5. Smoke Photography!
This doesnt need any introduction at all and well, its easy to explain anyway, photograph the random nature of the smoke, thats all! Now, you can always make some modifications, such as using smoke guns, different colored lights, varying backgrounds etc. My posts, “https://senkaustav.wordpress.com/2014/12/20/smoke_photography_1/ ” and “https://senkaustav.wordpress.com/2014/12/20/smoke_photography_2/ ” have been shot at home using very simple props, which are very readily available too. A laptop bag was used as the background and a cellphone with a flash was used as the light source to light my smoke up. The smoke was generated from incense sticks. The following photo describes the set up. Consider yourself very lucky if your parents or significant other let you make this mess, I am lucky guy :p
In the first part, theres a photo of smoke flowing out of a bottle. Its a very simple trick to do. Freeze half a bottle of water in the horizontal way, inject some smoke in the bottle, and then open the cap. The smoke will flow out, but since its cold, instead of flowing up, it ll flow down. Here’s my set up.
The black background and the light improves the contrast many times over. Also, try to do in a dark place to reduce ambient lights. The idea way is to have a couple of flashes positioned around and having a proper black cardboard background, but, this Jugaad works just as fine…and…its free!!
4. Super-cheap ND Filter!
One of the most common filter used, other than the UV filter, is the ND filter. It is basically a sunglass to the lens.
I talk a bit more about it here:http://wp.me/p4EGyN-4N
Now, these ND filters do not come cheap, the good ones I mean. You will find a few DIY on the net, and I didnt invent this one myself, simply put in a bit of desi brain into it.
The ones found widely, suggest using a welding glass, but frankly speaking, we dont get many of those on the local hardware store. What we do get are cheapo sunglasses and and small bags. And they work just fine. You wont get the awesome 8 or 10 stop reduction in light, and you will get some greeinsh tinge too…but these are meant to be handy in a fix, not permanent solution. Use a small aperture and a black and white image, the result should be satisfactory.
Enough talk, now the real stuff!
If you feel that its not dark enough, do not worry, open up the other glass, both surfaces of the glasses clean and paste the other one right on top. Do make sure that they stick snugly, no gaps in between and surely, no dust too.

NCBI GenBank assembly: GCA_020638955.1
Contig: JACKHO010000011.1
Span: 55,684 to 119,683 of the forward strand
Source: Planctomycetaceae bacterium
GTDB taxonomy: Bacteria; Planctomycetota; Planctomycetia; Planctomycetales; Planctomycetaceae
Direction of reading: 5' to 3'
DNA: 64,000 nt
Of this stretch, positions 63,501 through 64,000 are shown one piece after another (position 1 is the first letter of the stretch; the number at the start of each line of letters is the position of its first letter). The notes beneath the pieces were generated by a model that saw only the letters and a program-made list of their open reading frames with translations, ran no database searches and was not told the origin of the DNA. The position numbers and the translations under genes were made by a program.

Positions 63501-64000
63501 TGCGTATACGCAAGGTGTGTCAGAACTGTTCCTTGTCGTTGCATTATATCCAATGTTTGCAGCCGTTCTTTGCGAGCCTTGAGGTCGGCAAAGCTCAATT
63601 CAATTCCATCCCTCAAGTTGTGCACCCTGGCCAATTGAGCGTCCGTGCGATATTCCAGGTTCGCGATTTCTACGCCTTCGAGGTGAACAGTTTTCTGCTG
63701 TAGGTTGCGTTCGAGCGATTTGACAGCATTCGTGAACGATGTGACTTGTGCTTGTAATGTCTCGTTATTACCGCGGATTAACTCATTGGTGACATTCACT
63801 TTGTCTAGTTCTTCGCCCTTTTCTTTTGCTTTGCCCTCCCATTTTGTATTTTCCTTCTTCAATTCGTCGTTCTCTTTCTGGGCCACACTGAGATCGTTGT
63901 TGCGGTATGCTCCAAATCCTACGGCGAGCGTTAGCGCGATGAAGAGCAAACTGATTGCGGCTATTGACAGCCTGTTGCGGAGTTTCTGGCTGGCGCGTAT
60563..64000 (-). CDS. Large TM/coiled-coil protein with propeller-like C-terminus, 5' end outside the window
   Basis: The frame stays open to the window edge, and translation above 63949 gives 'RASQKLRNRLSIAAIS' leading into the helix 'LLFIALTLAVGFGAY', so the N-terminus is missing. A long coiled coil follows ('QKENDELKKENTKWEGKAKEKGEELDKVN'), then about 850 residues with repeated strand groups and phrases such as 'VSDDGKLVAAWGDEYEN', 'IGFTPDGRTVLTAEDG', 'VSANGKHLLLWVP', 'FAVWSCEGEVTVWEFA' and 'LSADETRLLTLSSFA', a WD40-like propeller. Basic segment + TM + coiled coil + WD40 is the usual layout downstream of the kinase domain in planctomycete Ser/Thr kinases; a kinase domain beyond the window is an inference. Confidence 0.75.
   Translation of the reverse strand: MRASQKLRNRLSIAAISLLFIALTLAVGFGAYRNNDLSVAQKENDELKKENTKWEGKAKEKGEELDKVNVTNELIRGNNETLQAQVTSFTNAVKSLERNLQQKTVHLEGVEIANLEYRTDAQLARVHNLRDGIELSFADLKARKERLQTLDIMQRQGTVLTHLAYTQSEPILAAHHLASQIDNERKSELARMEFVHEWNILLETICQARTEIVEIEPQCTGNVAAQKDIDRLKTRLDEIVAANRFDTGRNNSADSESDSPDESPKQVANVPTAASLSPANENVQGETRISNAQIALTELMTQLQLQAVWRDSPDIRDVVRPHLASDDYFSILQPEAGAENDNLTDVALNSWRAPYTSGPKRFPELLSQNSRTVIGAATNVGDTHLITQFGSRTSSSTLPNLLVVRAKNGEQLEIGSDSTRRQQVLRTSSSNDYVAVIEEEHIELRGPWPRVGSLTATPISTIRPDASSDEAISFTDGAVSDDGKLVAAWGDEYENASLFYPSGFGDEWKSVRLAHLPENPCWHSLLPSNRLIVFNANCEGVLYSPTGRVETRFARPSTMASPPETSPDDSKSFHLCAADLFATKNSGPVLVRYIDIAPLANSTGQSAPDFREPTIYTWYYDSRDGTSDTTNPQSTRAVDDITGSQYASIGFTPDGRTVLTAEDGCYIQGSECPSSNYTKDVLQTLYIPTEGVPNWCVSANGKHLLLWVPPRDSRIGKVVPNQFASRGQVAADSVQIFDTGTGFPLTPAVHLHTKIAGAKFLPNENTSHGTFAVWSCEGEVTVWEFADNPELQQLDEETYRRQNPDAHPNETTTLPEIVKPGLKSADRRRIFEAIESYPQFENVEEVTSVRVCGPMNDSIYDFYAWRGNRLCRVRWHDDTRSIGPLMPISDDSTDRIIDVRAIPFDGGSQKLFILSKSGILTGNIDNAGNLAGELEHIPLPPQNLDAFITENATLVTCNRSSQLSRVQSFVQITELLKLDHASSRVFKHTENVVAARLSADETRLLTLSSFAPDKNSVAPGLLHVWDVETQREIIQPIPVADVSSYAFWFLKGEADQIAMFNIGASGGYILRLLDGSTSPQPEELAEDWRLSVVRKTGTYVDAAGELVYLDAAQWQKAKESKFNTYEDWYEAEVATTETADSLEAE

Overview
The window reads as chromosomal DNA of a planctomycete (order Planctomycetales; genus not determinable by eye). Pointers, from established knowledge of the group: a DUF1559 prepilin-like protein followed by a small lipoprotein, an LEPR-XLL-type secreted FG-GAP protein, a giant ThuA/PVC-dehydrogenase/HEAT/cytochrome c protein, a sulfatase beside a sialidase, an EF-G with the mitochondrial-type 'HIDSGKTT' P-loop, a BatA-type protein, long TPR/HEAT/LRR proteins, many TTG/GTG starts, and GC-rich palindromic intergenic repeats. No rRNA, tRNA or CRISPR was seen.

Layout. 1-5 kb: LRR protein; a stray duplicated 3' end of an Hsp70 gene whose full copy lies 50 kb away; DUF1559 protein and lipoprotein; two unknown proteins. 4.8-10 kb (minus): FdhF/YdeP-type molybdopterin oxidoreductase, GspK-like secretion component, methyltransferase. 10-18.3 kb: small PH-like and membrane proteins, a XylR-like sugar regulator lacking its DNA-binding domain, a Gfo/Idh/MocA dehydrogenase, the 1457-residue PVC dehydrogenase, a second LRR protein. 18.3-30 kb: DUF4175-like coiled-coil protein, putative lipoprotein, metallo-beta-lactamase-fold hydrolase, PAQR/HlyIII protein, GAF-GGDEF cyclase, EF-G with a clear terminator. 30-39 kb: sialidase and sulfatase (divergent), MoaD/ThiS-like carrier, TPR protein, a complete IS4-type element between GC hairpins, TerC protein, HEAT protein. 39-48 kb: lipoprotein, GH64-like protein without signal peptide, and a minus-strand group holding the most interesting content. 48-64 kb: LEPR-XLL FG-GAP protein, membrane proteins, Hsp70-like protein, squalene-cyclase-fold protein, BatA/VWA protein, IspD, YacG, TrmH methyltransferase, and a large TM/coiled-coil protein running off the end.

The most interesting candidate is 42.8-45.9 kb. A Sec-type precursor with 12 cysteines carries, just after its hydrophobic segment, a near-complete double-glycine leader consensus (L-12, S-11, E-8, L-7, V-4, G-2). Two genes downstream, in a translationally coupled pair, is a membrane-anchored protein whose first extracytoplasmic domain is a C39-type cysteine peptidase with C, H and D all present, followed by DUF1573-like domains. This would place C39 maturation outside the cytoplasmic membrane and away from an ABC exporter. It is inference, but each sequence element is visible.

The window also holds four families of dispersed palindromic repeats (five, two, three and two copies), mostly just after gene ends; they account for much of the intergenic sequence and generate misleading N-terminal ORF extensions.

Try this out, and let me know if you like it.
3. DIY Flash Diffuser!
A flash diffuser is a handy thing to have to soften up the flash for the subject. What do you do when you either do not have the resources to buy a diffuser box or one is not available nearby….you improvise.
Find a white colored cigarette box. Cut open the bottom flap. Slowly and carefully extract the gold/silver foil within. If silver, then better. Reverse the foil. And prop the box up on the onboard flash. Voila, diffuser is ready.
This simple trick works wonders. Check out the effect on : https://senkaustav.wordpress.com/2014/11/05/7-flash-diffuser/
Have fun. Cheers!
2. DIY Bokeh Filter!
Often you ll come across photos where the background contains lights of certain shapes, other than the standard round or hexagonal type ones, these effects are obtained through bokeh filters. Now, these filters, the glass ones, are pretty costly. But you can make them at home, cheap and easy…and they are good enough!
Things you ll need:
1. Dark colored, preferably Black craft paper, the heavy one, used for making cards, or transparency sheets
2. Black permanent markers
3. Print outs of the shape you want
4. Glue and a thermocole cutter.
First, print out the shapes on a piece of paper, or draw them on the craft paper. Use a compass or a filter to mark the outline and cut out the circular shape. In case you are using a transparency sheet, you ll need black cellotape to make the transparency sheet opaque properly. Once done, attach the hence formed disk on your lens, which has the max aperture. And thats done! Your filter is ready. Check out the pics below.
This is a pretty easy thing to make, just make sure that the filter made is opaque except for the cut out of your shape and that light doesnt leak through the sides. If you get a haze, or misty appearance, it means the filter is leaking light. Also, the cut out shape, should be smaller than the aperture of the lens. So either have a very small shape, or a fairly big aperture. I use a f/1.8 lens while using a filter. Do keep in mind, that when you use a DIY filter, the light requirements go up my at least 4 stops…so you ll need to adjust accordingly. It has its fair bit of hassle but the results are worth it. Check out the photos on the other posts for a practical example of the filters.
1. Lets begin with….Bokeh! Simple, sweet and very beautiful!